Re­gen­eron and Sanofi land the big one, win­ning FDA ap­proval for their megablock­buster hope­ful Dupix­ent

George Yan­copou­los, Pres­i­dent and CSO, Re­gen­eron

The FDA has ap­proved the new eczema drug dupilum­ab from Re­gen­eron and Sanofi, of­fi­cial­ly launch­ing a new drug that is like­ly on course to cre­at­ing a megablock­buster fran­chise for these two part­ners. Wide­ly tapped as the biggest pro­gram in the in­dus­try’s pipeline this year, dupilum­ab now will be brand­ed as Dupix­ent. And the mar­ket here could be worth up­wards of $5 bil­lion a year.

“Peo­ple with mod­er­ate-to se­vere atopic der­mati­tis cope with in­tense, some­times un­bear­able symp­toms that can im­pact them for most of their lives,” said Julie Block, the CEO of the Na­tion­al Eczema As­so­ci­a­tion. “To date, there have been few op­tions avail­able to treat peo­ple with mod­er­ate-to-se­vere atopic der­mati­tis who have un­con­trolled dis­ease. That’s why to­day’s ap­proval of Dupix­ent is so im­por­tant for our com­mu­ni­ty. Now we have a treat­ment that is ex­pect­ed to help ad­dress pa­tients suf­fer­ing from this dev­as­tat­ing dis­ease.”

The drug will be priced at $37,000 a year, a shade high­er than many an­a­lysts had ex­pect­ed, but not sig­nif­i­cant­ly out of line.

“We have set a fair and re­spon­si­ble price for Dupix­ent,” says a Sanofi spokesper­son. “We are en­cour­aged by the on­go­ing con­ver­sa­tions we’ve had with health plans and phar­ma­cy ben­e­fit man­agers about cov­er­age for Dupix­ent for pa­tients, and we have a shared com­mit­ment with them to en­sure pa­tients who should re­ceive it can re­ceive it.”

Ge­of­frey Porges, Leerink

Some top an­a­lysts wouldn’t dis­agree with that re­mark. Leerink’s Ge­of­frey Porges not­ed that the dis­count price should fall right around $30,000, which should be ac­cept­able to pay­ers. He not­ed:

While pay­ers may still be­lieve Dupix­ent is an ex­pen­sive ther­a­py, the drug is cost-ef­fec­tive for the in­di­cat­ed pa­tients, ac­cord­ing to the in­flu­en­tial ICER re­port. In­deed, in to­day’s press Ex­press Scripts’ (ES­RX, MP) CMO Steven Miller com­ment­ed that the man­u­fac­tur­ers had set a “re­spon­si­ble price,” and pay­ers ap­pear to be tak­ing cred­it for in­flu­enc­ing the pric­ing de­ci­sion. Re­cent drug launch­es have been harmed by un­clear ef­fi­ca­cy, broad­ly-la­beled pa­tient pop­u­la­tions that do not match avail­able clin­i­cal tri­al da­ta, and high list prices. By con­trast, Dupix­ent’s well-de­fined la­belled in­di­ca­tion and clear out­comes ben­e­fits, as well as the com­plete lack of FDA-ap­proved med­i­cines for post-top­i­cals mod­er­ate-to-se­vere AD, should lim­it the im­pact of step-ed­its and pri­or au­tho­riza­tion re­quire­ments.

Baird’s Bri­an Sko­r­ney ran a physi­cian sur­vey and found a large num­bers of doc­tors are ea­ger to start pre­scrib­ing this drug.

Bri­an Sko­r­ney, Baird an­a­lyst

“Im­por­tant­ly, physi­cian sen­ti­ment points to a mar­ket for Dupix­ent of about 300,000-350,000 pa­tients, in line with man­age­ment’s ex­pec­ta­tions,” he not­ed Tues­day morn­ing. “We wouldn’t be sur­prised to see an ex­cep­tion­al­ly strong launch here, but we con­tin­ue to point out that con­sen­sus ex­pec­ta­tions are al­ready build­ing that in.

The two bio­phar­ma part­ners — with Re­gen­eron whip­ping up the IL-4/IL-13 an­ti­body and Sanofi weigh­ing in with its late-stage mus­cle — have divvied up the mar­ket 50/50. And they’ve al­ready fired off a pre­emp­tive le­gal blast against a liti­gious Am­gen, their arch neme­sis which is sit­ting on IP for both tar­gets.

Am­gen has ag­gres­sive­ly pur­sued a law­suit against the Re­gen­eron/Sanofi’s team for their PC­SK9 drug Pralu­ent, which com­petes against Am­gen’s Repatha. At one point, Am­gen scored a stun­ning up­set, win­ning a court rul­ing in fa­vor of shelv­ing the ri­val drug, which has since been set aside.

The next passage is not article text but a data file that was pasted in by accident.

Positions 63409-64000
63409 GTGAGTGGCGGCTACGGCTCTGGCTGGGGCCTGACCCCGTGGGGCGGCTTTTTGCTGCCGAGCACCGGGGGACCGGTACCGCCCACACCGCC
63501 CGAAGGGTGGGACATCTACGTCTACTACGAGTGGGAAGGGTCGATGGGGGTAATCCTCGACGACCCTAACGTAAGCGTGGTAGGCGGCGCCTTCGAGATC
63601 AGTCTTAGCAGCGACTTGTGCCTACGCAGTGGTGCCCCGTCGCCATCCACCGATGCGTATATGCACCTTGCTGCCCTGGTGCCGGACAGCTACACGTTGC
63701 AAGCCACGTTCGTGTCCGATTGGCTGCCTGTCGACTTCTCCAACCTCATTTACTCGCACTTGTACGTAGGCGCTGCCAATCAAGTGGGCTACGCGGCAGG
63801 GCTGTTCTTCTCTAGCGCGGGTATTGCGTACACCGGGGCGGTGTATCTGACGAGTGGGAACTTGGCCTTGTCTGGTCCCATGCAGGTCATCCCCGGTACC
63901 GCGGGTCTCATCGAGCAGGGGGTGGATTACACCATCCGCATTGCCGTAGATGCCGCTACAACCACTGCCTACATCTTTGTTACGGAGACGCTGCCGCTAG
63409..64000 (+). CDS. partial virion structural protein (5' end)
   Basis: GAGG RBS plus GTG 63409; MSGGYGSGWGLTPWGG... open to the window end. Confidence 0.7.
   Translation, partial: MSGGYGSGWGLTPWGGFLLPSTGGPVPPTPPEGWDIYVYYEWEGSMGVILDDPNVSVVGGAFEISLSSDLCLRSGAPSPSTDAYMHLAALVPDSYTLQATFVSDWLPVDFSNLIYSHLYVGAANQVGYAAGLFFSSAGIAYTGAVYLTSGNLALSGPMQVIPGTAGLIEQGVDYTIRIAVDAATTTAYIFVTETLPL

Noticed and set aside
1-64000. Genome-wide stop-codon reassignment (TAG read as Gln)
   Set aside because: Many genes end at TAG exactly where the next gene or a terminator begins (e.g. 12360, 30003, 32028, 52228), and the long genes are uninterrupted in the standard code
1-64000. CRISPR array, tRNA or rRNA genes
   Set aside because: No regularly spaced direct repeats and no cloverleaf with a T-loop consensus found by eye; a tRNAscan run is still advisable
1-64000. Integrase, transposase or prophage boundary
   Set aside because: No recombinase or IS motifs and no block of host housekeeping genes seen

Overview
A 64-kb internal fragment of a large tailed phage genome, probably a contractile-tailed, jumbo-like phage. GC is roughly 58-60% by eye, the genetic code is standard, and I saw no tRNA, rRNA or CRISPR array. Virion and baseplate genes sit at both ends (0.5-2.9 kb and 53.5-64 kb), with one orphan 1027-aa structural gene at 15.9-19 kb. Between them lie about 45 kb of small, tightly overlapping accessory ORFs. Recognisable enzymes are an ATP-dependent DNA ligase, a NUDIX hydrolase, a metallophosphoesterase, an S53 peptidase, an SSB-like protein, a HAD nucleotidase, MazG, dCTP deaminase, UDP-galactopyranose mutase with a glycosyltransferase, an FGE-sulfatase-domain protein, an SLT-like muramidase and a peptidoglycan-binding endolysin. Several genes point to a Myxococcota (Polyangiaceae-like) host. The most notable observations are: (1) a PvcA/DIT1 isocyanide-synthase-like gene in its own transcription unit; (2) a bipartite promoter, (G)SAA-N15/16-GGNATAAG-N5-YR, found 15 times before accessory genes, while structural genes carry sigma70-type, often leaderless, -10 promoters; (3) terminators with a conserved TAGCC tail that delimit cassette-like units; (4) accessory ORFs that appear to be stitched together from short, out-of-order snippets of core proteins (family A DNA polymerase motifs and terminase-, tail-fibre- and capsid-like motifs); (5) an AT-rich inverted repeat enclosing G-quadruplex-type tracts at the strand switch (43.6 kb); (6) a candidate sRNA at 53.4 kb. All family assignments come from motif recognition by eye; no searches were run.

In the part­ners’ suit against Am­gen, they say that they’ve learned that Am­gen has hired coun­sel to pur­sue a claim in­volv­ing patent ‘487, which in­volves IL-4 and IL-13 drugs. Am­gen tried, and failed, to de­vel­op their own IL4/IL-13 drug — AMG317 — and failed in Phase II. And Re­gen­eron and Sanofi are seek­ing a pre­emp­tive rul­ing against Am­gen, which loves to field its ag­gres­sive le­gal team when­ev­er it suits their strat­e­gy or the lawyers be­lieve there’s some rev­enue to grab off the ta­ble.

Re­gen­eron and Sanofi have much to pro­tect here, if the an­a­lysts are right. Pfiz­er scored an ap­proval for its atopic der­mati­tis drug Eu­crisa (crisabo­role), a PDE-4 in­hibitor, which has some block­buster am­bi­tions of its own. But Dupix­ent is ex­pect­ed to be game chang­er for pa­tients.

Just a few weeks ago in­ves­ti­ga­tors spelled out a new batch of stel­lar da­ta, com­plet­ing a ma­jor Phase III ef­fort that care­ful­ly re­viewed safe­ty and ef­fi­ca­cy da­ta for a wide range of pa­tients.

In the new CHRONOS da­ta re­viewed at the an­nu­al meet­ing of the Amer­i­can Acad­e­my of Der­ma­tol­ogy in Or­lan­do ear­li­er this month, in­ves­ti­ga­tors not­ed that the se­vere itch­ing pa­tients are af­flict­ed by was re­duced by 55% and 58% in the two drug arms af­ter 16 weeks, com­pared to 29% of pa­tients on TCS alone. And the dis­ease score rat­ing for pa­tients dropped by 4 or more points among 77% of the pa­tients in the drug arms com­pared to 37% of the place­bo/top­i­cal cor­ti­cos­teroid group.

Re­gen­eron and Sanofi need to make a quick suc­cess of this drug, and they’ll like­ly roll out an ag­gres­sive mar­ket­ing ef­fort now that they have re­ceived a long-await­ed green light from the FDA. They still be­lieve that they can make a big suc­cess of Repatha, but pay­ers have kept it care­ful­ly bot­tled up, wait­ing for car­dio out­comes. Rev­enue is mar­gin­al.

Then there’s sar­ilum­ab, held up by the FDA months ago so that Sanofi could clear up some em­bar­rass­ing man­u­fac­tur­ing is­sues.

Dupix­ent is a go. And the Re­gen­eron/Sanofi team is now tak­ing the mar­ket­ing field with a care­ful­ly planned blitz. They can’t af­ford an­oth­er set­back.

Sanofi in par­tic­u­lar, which has been sad­dled with a large­ly in­ef­fec­tive French R&D group, needs to show it can de­vel­op and field a ma­jor new drug. Now they have an­oth­er shot at glo­ry.

“Dupix­ent is the re­sult of years of tire­less re­search by our sci­en­tists in­to the un­der­ly­ing caus­es of al­ler­gic and atopic dis­eases. In atopic der­mati­tis, Dupix­ent was shown to help clear the skin and man­age the in­tense itch caused by the dis­ease,” said George D. Yan­copou­los, the found­ing sci­en­tist and CSO at Re­gen­eron. “To­day’s ap­proval would not be pos­si­ble with­out the ded­i­ca­tion of the clin­i­cal in­ves­ti­ga­tors and the par­tic­i­pa­tion of the pa­tients who took part in the glob­al LIB­ER­TY AD clin­i­cal pro­gram.”